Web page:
My friend in AA insists that everyone is addicted to something: food, chocolate, sports, collecting, computer games, cell phone, a hobby, being a news junkie, being a soap opera junkie, etc. She couldn't figure out what I was addicted to. She kept asking: “What is your addiction?”
It finally hit me. I am addicted to the mother of all addictions, to this world's dramas, to this “dream,” to this world's conflicts. How many times have I reincarnated, if that is possible? How often do I get “hooked” back into the world's dramas?
I am in recovery but I still have an addiction. How many times have I been told that my “addiction” was “self-destructive.” How many times have I been told that there is a better way of living? How long did I deny that I had a “problem”? How long did I blame God or others for what was happening to me? How long did I think, “I can quit any time I want?” When I finally admitted that I wasn't happy with my addiction and its manifestations, how long did I think that I could handle it on my own?
The first step in recovery is recognizing that I had a problem and that I was not happy. What was my life all about? Why couldn't I find lasting peace and happiness? I hadn't even recognized that I had a problem or that there was a “better way.” Wasn't I doing as well or better than the next guy? Nobody seemed completely happy and at peace. That seemed to be the norm — to be accepted. Weren't fear, guilt, conflict, doubts and bouts of unhappiness normal? I couldn't see that there was a choice.
My life had a persistent underlying layer of anxiety that I hadn't even recognized. There was an endless list of woes buried below the surface of my mind: water shortage, gas shortage, food shortage, race conflicts, religious conflicts, world conflicts, disease, poverty, natural disasters, man-made disasters, pollution, contamination, political conflict. So there was the problem and the damage it was doing — in my own mind. So there was the “addiction” to fear, guilt and conflict in my own mind. How could it be an “addiction” if they are “natural” and not of my own making? Ah, I had never questioned that before. Does someone besides me have control over what I accept into my mind?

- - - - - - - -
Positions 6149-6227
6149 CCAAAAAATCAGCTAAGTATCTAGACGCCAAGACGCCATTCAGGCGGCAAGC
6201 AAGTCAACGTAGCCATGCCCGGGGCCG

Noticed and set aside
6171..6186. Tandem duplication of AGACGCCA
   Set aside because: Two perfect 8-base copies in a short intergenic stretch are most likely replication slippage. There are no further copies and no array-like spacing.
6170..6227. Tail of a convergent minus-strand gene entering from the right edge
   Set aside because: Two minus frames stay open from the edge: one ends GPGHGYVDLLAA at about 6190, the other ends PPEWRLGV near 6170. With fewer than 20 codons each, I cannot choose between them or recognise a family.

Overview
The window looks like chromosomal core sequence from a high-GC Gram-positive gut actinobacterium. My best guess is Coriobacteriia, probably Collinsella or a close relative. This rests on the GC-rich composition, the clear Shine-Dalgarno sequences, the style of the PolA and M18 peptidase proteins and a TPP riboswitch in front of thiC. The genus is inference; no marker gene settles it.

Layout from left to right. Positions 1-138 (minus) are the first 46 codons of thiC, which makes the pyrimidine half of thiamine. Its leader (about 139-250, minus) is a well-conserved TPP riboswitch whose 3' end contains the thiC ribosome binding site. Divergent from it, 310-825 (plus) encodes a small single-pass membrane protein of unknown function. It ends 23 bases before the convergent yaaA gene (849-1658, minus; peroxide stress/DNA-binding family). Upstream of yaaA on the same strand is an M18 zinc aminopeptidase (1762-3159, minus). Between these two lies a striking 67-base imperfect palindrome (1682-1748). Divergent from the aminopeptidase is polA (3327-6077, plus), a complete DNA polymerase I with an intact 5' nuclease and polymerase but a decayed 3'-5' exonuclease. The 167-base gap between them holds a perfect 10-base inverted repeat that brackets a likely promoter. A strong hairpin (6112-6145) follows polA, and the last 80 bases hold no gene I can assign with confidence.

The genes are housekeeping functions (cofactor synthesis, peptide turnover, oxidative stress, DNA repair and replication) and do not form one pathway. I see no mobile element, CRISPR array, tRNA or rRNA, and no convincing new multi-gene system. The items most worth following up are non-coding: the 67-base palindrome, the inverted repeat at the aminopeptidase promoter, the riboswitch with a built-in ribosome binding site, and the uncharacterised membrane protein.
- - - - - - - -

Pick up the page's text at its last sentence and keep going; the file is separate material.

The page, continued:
Finally, I saw the problem where it was. I had given up peace of mind to let conflict abide there instead. The ultimate purpose of projection is always to get rid of the problem. The world was responsible for my loss of peace of mind and I was in no way responsible for it. I had given up responsibility for my thoughts by projecting that responsibility onto the world.
Peace of mind is an internal matter. And I am responsible for my thoughts. I had accepted fear, conflict, guilt and sin into my own mind and deemed it natural. I became “addicted” to conflict at the cost of peace of mind. But there are all those niggling thoughts that I can't do anything about the problem, that I'm not responsible for it, that the “cost” of peace of mind is too high (I would have to refuse to let the world's woes affect my mind, and wouldn't that make me an insensitive bastard?).
To give up my “addiction” and to have lasting peace of mind I would have to give up the idea of conflict completely and for all time. I would have to be in the world, but not of it.
Jim Meissner lives in Ashland. Send 600- to 700-word articles on all aspects of inner peace to Sally McKirgan email@example.com.